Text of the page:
Sisters Reth Monyneath and Monyroath harbor a passion for Kampot pepper and want to share its unique flavor with not just the world, but within Cambodia too. They believe that Kampot pepper can add a touch of excitement and sophistication to any dish, and they are committed to bringing this special pepper to kitchens all over the country.
The sisters founded their startup, Chamkar 3, in 2021, with the goal of bringing Kampot pepper forward and making it affordable and accessible to Cambodian households. They aim to achieve this by offering the finest peppercorns, hygienic processing and packaging, and outstanding labeling.
Pepper has been a part of their family for many years. Their father started a Kampot pepper farm in 2014, and they have been involved in the business ever since. They initially followed their father's model of selling wholesale, but soon realized that they could bring their special spice directly to consumers.
Join our Telegram Channel for the latest news on Cambodia's business, tech, and startup scene!
Monyneath completed her Master’s degree in Business Administration in the US under the esteemed Fulbright Program. Monyroath majored in Architecture at the Royal University of Fine Arts and then completed a diploma in Asian Art in the UK.
Monyneath and Monyroath feel grounded in the reputation of Kampot pepper for its high quality, history, unique planting techniques, and, most importantly, the hard work that local farmers have cultivated during centuries of practice.
They hope that Kampot pepper will help elevate the dining and cooking lifestyle of locals. In the long run, they envision more recognition, accessibility, and widespread use of Kampot pepper and other Cambodian spices, both locally and regionally.
“We are very fortunate to have Uncle Yoerm as Chamkar 3’s farming master, who has 30 years of experience and knowledge in pepper farming,” Monyneath told Kiripost.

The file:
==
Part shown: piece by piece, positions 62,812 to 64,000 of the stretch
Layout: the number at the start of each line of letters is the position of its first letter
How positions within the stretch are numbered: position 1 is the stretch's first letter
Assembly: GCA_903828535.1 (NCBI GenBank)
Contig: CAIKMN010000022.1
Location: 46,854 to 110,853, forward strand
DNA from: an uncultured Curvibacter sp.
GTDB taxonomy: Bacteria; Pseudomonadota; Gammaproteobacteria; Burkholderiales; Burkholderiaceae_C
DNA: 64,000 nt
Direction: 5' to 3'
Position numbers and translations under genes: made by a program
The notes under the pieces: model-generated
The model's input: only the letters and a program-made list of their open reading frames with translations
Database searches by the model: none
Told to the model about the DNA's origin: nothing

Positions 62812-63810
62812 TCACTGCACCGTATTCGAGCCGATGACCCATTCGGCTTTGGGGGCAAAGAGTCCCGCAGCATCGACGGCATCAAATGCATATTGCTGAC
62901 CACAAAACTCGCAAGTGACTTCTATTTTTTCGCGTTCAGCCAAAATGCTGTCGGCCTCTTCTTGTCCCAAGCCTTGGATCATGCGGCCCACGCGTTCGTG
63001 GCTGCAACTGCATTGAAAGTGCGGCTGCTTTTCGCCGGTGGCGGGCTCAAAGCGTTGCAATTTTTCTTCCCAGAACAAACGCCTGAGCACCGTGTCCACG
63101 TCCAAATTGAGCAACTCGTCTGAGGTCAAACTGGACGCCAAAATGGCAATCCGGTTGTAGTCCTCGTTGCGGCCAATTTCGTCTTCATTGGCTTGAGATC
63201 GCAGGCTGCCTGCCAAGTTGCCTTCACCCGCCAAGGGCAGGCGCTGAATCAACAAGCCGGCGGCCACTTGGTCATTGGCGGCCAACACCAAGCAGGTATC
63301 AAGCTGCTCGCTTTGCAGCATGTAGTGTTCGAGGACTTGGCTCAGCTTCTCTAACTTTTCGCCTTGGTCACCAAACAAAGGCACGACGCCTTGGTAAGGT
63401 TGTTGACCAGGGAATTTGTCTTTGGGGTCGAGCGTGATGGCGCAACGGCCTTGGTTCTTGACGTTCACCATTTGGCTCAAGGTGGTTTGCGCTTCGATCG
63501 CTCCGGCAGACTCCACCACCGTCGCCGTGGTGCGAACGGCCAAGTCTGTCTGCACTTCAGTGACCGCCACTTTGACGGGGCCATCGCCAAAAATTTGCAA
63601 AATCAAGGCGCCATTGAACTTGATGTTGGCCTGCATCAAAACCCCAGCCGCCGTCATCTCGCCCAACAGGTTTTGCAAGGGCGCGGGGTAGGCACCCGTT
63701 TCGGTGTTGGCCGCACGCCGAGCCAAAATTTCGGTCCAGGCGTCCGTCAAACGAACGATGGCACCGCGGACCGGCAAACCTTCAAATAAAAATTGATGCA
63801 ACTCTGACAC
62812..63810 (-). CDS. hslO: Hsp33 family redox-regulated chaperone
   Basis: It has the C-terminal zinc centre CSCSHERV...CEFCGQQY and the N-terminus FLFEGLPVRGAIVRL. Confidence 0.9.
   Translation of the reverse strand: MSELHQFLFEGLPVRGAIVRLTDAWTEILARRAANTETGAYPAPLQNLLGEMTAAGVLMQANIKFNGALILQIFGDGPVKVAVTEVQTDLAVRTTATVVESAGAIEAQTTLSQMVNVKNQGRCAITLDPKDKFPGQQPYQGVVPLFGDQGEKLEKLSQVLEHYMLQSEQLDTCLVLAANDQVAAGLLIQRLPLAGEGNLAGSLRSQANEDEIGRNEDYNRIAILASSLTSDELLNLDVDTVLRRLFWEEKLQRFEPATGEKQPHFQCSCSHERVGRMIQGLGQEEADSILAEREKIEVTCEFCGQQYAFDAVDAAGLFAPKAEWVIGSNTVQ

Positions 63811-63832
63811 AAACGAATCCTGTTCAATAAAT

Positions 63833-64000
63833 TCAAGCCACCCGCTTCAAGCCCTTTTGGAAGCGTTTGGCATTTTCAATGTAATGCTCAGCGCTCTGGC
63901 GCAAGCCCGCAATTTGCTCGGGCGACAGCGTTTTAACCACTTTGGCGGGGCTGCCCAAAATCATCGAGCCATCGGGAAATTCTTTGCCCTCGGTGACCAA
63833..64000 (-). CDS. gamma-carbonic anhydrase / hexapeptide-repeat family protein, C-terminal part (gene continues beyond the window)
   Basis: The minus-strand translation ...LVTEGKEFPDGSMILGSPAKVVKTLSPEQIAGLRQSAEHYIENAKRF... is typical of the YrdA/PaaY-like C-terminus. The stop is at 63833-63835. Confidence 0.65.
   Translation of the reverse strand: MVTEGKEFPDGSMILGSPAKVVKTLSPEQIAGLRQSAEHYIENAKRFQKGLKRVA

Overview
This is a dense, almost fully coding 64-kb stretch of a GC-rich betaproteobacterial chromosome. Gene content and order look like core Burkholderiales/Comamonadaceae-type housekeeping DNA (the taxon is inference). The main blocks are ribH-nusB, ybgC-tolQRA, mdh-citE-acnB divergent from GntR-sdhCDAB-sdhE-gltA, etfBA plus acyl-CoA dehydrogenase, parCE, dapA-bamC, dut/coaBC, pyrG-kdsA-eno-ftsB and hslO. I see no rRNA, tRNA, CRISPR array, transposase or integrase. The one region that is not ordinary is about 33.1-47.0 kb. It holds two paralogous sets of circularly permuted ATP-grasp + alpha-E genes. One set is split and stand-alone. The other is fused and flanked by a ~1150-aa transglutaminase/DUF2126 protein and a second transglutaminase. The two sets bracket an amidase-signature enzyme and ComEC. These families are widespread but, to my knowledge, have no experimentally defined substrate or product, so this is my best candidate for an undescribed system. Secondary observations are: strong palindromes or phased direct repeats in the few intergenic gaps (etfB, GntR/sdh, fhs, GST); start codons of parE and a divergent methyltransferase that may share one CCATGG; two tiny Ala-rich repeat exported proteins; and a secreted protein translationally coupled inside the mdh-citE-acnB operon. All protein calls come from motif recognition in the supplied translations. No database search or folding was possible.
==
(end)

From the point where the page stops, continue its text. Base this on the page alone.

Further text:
She said that the family owns a farm located in the protected geographical indication area (PGI) in the northern part of Damnak Kontuot district, Kampot province. “When there is high demand, we work alongside the community to gather pepper to meet the required demand,” she added.
Monyneath continued, “We take part in supporting locals, especially those who are residing in the community. We always have helpers to help out during the busy months of harvesting, sorting and packaging.”
She said that based on knowledge and practices, at Chamkar 3 farm there are four important steps in Kampot pepper farming. This starts with preparing the plot of land, building vines with spacing of at least 1.8 meters, covering them with shelter and planting the preferred variety of pepper.
The second stage is about feeding the pepper with water and natural fertilizers. While step three is the on-going effort in pest control and ensuring the vines are in a healthy condition. Once the pepper vines mature, the final step is harvesting.
The busiest time of the year is from late March to early June, when the ripe pepper is sorted, stored and packaged, which takes two to three months to complete. Monyneath added that they strictly follow Kampot Pepper Association’s guidelines to ensure the quality of Kampot pepper.
Kampot pepper is unique and known as one of the greatest peppers on earth, mainly because of the excellent condition of its origin, Kampot province. Bordered by the sea and mountains, the Kampot region offers an exceptional climate - exposure to the sun, just enough rainfall during the rainy season, sea breezes, and the best quality of soil nourishing pepper cultivation to meet its superior flavor and aroma.
A popular Kampot and Kep cuisine that attracts people from across the country is fresh squid or crab stir-fried with Kampot pepper. Kampot red pepper is also perfect for pork or beef stew. The pepper is also widely used as a spice for marinating meat, or adding to a salad dressing, noodle soup, porridge and more. Interestingly, Kampot red pepper is also the best pairing with dessert, pastries, and ice cream.
Monyneath said that their business has faced challenges, including decreased demand in the wholesale market especially, during and post Covid-19 time. For retail, Chamkar 3’s presence is mostly online resulting in a limited reach to potential buyers who shop at wet markets and supermarkets.
“We also believe that the current market price of Kampot pepper is higher than pepper from other regions, and that it will require more time to inform and influence the cooking behaviors to spend slightly more for it,” she added.
Monyneath stated that it is hard to measure success as they have only been operating for two years. However, they believe they are helping to increase awareness of Kampot Pepper to larger audiences, especially as Chamkar 3 is a locally-run brand of Kampot pepper.
“We see the opportunity to elevate the dining and cooking behaviors with spices by introducing the finest Kampot peppercorn with the beautifully designed package and label produced by the locals for the locals,” she said.
“With the goal to make Chamkar 3 Kampot pepper available and affordable to the market, we have tried to offer a competitive retail price. Yet, we still face challenges in the high cost of production because of our small-scale operations.”